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Prince Harry wins apology from paparazzi, court victory over photos of country home

Max Mumby/Indigo/Getty Images
Max Mumby/Indigo/Getty Images

(LONDON) — New dad Prince Harry received an apology and won a court victory Thursday against paparazzi who took photos of his and his wife Meghan’s country home in Oxfordshire.

The photos were taken in January via a helicopter chartered by Splash News and Picture Agency LLC, according to court documents.

The helicopter allegedly flew over Harry and Meghan’s home at a “low altitude” and photographs were taken of the home’s living and dining areas and a bedroom, according to a lawyer for Prince Harry.

“The property had been chosen by The Duke for himself and his wife given the high level of privacy it afforded given its position in a secluded area surrounded by private farmland away from any areas to which photographers have access,” Prince Harry’s lawyer stated in court.

The photos, which were published online and in one U.K. outlet, “very seriously undermined the safety and security of The Duke and the home to the extent that they are no longer able to live at the property,” Harry’s lawyer argued.

Prince Harry and Meghan welcomed their first child, a son named Archie, on May 6. The couple’s main residence is Frogmore Cottage in Windsor, where they chose to move before their son’s birth in large part to gain some level of privacy.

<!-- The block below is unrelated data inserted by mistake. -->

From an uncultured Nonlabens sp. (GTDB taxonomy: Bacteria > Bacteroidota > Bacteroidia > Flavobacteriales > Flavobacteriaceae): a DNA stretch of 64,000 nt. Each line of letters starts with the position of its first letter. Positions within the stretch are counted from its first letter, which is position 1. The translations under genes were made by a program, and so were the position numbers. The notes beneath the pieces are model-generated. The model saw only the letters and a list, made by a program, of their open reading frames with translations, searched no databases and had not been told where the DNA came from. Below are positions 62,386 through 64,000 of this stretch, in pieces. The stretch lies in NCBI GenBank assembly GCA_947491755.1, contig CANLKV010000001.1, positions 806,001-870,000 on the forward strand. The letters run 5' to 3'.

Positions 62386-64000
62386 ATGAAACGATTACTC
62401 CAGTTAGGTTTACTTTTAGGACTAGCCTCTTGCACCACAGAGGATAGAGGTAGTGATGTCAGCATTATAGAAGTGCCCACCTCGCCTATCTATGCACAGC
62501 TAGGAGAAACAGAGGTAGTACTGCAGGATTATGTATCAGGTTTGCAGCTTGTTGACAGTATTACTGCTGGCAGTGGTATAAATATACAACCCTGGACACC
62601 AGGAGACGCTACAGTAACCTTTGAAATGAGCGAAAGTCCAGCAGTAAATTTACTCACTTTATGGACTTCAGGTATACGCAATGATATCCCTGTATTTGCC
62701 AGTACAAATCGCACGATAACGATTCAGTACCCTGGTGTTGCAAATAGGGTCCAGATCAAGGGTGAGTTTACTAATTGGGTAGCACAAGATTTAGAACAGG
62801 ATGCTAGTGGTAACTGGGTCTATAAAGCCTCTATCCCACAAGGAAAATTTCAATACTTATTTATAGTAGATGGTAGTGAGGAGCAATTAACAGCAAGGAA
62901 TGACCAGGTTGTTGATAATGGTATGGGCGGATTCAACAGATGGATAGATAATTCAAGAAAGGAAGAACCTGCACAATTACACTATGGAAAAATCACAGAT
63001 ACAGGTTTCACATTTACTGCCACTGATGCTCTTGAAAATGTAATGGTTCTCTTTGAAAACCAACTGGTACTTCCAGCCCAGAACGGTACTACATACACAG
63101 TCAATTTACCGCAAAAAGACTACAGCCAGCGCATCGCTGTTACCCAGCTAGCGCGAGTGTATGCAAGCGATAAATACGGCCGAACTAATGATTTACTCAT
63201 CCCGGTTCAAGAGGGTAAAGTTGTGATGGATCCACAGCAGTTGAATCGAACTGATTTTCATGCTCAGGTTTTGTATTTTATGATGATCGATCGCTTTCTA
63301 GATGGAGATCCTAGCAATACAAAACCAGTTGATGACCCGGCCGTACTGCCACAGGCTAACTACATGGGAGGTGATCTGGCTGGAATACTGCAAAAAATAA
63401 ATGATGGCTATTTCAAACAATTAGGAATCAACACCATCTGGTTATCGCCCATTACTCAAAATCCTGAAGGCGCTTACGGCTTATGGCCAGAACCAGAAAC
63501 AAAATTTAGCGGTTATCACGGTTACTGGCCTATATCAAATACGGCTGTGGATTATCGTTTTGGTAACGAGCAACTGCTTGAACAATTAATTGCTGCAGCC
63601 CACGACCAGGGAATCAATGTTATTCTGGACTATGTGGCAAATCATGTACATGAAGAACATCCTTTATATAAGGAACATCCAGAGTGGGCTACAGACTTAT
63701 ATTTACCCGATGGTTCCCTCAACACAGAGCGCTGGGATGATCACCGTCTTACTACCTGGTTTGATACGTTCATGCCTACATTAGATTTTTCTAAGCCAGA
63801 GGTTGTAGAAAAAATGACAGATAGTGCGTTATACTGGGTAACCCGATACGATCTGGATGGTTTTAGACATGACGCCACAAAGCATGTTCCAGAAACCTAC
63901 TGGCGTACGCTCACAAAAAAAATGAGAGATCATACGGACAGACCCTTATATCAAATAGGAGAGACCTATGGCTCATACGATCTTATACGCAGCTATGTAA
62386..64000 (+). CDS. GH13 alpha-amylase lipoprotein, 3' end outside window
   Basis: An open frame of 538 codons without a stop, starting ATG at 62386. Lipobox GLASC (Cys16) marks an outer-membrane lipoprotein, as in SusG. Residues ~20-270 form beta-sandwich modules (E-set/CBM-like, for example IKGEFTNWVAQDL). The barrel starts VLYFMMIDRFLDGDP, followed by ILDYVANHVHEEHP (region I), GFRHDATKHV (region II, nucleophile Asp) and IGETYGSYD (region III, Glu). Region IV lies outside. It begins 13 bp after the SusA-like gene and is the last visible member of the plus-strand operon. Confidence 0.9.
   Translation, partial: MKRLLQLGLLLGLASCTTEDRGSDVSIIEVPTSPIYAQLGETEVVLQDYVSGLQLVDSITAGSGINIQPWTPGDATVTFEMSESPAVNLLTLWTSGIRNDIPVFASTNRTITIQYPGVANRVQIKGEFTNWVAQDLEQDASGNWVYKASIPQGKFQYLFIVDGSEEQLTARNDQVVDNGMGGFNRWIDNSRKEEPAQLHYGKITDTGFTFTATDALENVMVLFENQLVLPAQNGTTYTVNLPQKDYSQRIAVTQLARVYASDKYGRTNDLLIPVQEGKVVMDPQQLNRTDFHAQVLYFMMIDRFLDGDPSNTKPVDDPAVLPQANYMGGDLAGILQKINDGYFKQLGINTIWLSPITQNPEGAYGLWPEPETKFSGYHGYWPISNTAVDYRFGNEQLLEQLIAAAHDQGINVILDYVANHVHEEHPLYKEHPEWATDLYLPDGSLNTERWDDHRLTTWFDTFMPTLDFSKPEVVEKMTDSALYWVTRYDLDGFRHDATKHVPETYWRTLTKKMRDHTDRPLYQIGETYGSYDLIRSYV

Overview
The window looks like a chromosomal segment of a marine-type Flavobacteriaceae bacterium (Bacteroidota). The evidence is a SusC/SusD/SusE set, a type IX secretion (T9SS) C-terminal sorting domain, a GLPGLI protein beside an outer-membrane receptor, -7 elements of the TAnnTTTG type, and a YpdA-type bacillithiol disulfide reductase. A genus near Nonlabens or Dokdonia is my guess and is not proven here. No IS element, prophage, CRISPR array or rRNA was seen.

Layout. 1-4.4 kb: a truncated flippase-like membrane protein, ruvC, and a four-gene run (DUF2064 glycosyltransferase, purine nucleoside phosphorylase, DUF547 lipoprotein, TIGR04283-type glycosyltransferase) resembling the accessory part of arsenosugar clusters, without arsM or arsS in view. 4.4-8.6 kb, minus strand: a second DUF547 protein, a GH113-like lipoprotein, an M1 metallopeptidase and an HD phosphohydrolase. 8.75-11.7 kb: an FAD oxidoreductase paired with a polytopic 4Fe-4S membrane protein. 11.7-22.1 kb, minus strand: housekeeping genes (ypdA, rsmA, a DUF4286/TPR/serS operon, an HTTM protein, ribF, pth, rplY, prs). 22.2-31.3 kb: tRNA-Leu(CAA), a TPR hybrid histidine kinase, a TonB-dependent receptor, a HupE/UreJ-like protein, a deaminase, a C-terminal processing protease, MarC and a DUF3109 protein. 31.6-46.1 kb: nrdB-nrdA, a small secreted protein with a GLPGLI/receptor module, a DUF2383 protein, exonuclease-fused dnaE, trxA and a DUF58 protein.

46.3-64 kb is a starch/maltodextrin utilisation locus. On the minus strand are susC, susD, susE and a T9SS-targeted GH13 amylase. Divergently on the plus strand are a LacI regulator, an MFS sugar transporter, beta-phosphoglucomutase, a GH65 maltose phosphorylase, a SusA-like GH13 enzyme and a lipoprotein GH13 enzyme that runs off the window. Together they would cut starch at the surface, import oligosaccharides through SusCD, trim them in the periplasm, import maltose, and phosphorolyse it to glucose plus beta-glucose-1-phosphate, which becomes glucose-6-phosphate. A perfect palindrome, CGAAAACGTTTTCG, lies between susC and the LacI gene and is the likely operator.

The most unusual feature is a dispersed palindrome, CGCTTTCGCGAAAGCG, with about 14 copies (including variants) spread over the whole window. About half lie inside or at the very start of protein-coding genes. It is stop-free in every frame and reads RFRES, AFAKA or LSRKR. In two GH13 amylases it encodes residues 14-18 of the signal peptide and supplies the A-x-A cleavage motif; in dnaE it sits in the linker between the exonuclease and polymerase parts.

The couple previously lived in a residence at Kensington Palace in London.

As part of the court agreement, Splash has agreed to pay what Buckingham Palace called a “substantial sum” in damages and legal costs.

The company also apologized to Prince Harry, who accepted the apology in a statement released by the palace.

“The Duke of Sussex acknowledges and welcomes the formal apology from Splash News and Picture Agency as referenced in the Statement in Open Court today,” the statement read in part.

Splash also agreed to “cease and desist” the photographs’ availability and agreed to “not repeat its conduct by using any aerial means to take photographs or film footage of the Duke’s private home which would infringe privacy or data rights or otherwise be unlawful activity,” according to Buckingham Palace.

Harry and Meghan last appeared in public together on May 8 when the introduced their son to the world in a photo call held at Windsor Castle.

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